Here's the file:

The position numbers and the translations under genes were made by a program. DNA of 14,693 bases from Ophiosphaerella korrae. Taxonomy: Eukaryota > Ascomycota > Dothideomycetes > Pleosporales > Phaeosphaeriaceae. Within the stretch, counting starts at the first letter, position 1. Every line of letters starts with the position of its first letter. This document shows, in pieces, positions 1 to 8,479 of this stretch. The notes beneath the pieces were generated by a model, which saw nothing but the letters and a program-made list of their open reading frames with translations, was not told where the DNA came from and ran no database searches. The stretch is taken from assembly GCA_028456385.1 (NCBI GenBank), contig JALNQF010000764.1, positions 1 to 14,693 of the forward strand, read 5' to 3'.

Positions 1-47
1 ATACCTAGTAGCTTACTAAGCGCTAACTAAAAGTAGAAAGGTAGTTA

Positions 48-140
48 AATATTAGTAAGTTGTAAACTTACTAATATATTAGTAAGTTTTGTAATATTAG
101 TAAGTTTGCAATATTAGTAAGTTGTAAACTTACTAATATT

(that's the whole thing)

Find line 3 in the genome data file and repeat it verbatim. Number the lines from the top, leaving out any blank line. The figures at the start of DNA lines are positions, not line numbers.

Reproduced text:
1 ATACCTAGTAGCTTACTAAGCGCTAACTAAAAGTAGAAAGGTAGTTA